Bales was shocked by the response that the book generated; people wanted to work on this topic immediately. With the success of his book, Bales decided to embrace the response to his work and “join the world of policy and practice for awhile.” He decreased the workload of his academic appointment in the UK and returned to the United States.

In 2000, Bales, along with Jolene Smith and Peggy Callahan, founded Free the Slaves. Free the Slaves is a non-profit organization that works to “liberate slaves around the world, helps them rebuild their lives and researches real world solutions to eradicate slavery forever. We use world class research and compelling stories from the frontlines of slavery to convince the powerful and the powerless that we can end slavery.” (www.freetheslaves.net) While Free the Slaves works on policy initiatives to eliminate slavery worldwide, the organization also works on the ground to liberate individuals from slavery. 

Bales has traveled the world to make this happen. Free the Slaves does not buy people out of slavery, but works to liberate them. In his 2010 TED talk, Bales said “Liberation, and more importantly all the work that comes after liberation, it’s not an event, it’s a process. It is about helping people to build lives of dignity, stability, economic autonomy, citizenship.” The cost of liberation does vary by country, but “…sustainable freedom for the entire 27 million people on the planet in slavery is something like 10.8 billion dollars… It’s not a lot of money at the global level, in fact it’s peanuts. And the great thing about it is that it’s not money down a hole, there is a freedom dividend.”

Within the world of non-governmental organizations, Bales’ sociological toolkit has been essential to help him answer the questions put forth to him, such as how to operationally define slavery in a way that can be taken and written as law. “This is an area with some really fascinating methodological challenges. When you call it a hidden crime, it is hidden in a way no other crime is. The victimization is not an event, but a process.”

For individuals looking to work in this field, the options are essentially endless. Since this is a new field, it needs people with myriad skills. “It needs lawyers, and it needs accountants, and it needs social scientists, especially sociologists. It also needs people who understand social psychology, particularly in the area of psychological trauma,” Bales said. “Almost anything someone can imagine applying to this field, there is a need.”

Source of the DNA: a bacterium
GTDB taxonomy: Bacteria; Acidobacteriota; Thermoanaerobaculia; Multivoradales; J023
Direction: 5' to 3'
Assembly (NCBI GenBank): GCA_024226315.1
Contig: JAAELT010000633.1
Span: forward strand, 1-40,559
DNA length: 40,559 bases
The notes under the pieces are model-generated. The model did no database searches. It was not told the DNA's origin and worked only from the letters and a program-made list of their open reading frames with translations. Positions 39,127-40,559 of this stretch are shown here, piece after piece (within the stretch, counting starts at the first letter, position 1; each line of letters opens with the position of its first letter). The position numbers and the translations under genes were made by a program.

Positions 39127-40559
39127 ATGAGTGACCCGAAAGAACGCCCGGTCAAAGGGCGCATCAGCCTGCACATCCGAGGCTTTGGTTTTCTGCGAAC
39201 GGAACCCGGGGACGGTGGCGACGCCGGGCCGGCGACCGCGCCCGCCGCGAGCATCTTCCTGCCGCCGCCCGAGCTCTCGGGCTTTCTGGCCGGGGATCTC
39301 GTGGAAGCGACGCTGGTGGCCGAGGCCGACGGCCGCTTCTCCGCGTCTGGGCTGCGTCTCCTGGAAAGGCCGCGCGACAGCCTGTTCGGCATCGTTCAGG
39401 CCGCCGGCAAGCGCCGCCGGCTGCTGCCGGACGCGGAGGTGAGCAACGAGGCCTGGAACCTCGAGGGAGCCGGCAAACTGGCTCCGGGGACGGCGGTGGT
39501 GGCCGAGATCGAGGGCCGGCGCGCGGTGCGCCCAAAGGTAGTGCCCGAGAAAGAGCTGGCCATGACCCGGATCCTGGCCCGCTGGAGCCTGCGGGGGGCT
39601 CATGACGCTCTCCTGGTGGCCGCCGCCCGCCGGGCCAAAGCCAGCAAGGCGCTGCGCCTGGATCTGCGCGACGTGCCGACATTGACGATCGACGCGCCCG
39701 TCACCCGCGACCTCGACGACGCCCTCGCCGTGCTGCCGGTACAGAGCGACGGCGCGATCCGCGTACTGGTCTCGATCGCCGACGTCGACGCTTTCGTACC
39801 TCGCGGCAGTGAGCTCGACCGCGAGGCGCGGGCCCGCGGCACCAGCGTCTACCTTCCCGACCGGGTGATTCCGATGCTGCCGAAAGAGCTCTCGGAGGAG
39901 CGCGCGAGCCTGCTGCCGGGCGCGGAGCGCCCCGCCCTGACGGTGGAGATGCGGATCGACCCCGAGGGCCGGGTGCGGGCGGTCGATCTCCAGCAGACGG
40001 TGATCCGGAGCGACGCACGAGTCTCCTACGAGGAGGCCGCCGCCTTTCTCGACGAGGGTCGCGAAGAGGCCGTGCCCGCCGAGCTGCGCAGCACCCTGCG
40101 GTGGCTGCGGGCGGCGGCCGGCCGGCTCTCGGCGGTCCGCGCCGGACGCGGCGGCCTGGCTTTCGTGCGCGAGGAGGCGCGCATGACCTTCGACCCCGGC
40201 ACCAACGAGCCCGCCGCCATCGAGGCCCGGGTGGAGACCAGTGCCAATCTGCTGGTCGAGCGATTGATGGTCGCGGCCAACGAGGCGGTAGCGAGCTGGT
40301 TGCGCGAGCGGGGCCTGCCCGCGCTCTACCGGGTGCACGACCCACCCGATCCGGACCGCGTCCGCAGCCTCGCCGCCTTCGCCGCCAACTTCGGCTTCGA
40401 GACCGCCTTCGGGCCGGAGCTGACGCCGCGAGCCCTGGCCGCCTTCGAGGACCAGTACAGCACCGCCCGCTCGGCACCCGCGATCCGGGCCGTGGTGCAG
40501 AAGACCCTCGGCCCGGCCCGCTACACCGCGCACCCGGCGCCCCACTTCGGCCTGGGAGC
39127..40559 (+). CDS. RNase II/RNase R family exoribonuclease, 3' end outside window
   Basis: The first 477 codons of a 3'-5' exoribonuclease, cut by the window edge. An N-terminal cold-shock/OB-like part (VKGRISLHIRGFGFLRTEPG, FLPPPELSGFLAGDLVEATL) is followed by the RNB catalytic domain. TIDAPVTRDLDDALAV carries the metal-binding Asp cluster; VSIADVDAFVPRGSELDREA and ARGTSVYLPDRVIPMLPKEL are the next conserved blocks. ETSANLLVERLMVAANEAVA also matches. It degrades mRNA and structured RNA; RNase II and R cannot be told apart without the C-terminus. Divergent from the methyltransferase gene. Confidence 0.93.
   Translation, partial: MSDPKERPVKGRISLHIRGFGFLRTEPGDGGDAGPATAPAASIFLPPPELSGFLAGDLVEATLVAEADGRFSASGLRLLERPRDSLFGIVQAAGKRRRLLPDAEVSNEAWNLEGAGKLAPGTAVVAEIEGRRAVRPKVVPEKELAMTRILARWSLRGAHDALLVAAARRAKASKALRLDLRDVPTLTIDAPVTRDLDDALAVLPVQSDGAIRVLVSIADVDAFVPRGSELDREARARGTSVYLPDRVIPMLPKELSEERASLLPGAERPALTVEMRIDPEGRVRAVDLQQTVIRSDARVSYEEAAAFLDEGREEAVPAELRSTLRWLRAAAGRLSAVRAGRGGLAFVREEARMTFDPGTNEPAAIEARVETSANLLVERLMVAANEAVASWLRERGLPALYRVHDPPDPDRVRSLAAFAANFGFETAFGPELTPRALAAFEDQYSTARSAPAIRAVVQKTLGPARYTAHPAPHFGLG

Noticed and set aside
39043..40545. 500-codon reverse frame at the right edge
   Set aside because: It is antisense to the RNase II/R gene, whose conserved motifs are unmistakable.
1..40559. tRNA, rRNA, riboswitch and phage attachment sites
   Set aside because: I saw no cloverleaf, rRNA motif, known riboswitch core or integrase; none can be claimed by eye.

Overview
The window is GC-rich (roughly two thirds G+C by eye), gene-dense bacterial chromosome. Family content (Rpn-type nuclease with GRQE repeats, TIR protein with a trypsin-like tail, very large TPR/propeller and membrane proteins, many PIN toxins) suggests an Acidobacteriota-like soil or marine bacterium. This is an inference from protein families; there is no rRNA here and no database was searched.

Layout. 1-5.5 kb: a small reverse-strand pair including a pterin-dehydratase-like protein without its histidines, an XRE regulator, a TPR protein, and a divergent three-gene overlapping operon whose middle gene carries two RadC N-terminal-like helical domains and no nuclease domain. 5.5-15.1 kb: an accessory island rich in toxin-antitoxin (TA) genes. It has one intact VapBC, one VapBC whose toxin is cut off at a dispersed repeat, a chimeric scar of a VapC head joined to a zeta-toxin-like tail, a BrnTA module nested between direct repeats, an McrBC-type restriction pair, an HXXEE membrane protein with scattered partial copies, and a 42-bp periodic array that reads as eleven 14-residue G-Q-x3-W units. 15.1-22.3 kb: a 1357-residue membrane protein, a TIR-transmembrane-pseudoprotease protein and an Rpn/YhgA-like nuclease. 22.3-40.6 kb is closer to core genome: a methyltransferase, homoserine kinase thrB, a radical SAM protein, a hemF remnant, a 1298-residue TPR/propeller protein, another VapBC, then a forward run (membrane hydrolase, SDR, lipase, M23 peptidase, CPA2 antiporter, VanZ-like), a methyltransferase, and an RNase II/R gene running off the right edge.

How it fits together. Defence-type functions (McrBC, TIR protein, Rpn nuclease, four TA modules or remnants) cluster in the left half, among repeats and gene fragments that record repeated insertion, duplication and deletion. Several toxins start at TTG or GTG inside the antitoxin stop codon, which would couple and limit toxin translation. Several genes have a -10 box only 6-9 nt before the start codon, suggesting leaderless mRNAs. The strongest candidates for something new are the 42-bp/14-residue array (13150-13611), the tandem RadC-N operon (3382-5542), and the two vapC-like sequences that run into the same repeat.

However, since it is a rapidly growing field, for those looking to follow an academic path to this work, there is no formal education process. This has not stopped a demand, by students and graduates, for a program to study this topic. To address this demand, Bales is currently working to develop a master’s degree that would allow students to study this issue in depth. “There is a whole pedagogical array of subject matter that is now ready to be taught to someone who wants to become a specialist in this area, but it is not available yet in any one place.”

Bales understands that he is working in a new and untested area. Nevertheless, he admits his excitement at getting to be the person operating on the frontier of a sub-discipline. “It is literally about saying, ‘What is the relationship between the nature of human conflict and the nature of human enslavement,’” said Bales. Individuals in this field are often the first to ask the questions, working to figure out fundamental definitions, and finding linkages and causal relationships.

We have to ask ourselves, are we willing to live in a world with slavery? If we dont take action we just leave ourselves open to having someone else jerk the strings that tie us to slavery in the products we buy and in our government policies. And yet, if there is one thing that every human being can agree on, I think its that slavery should end.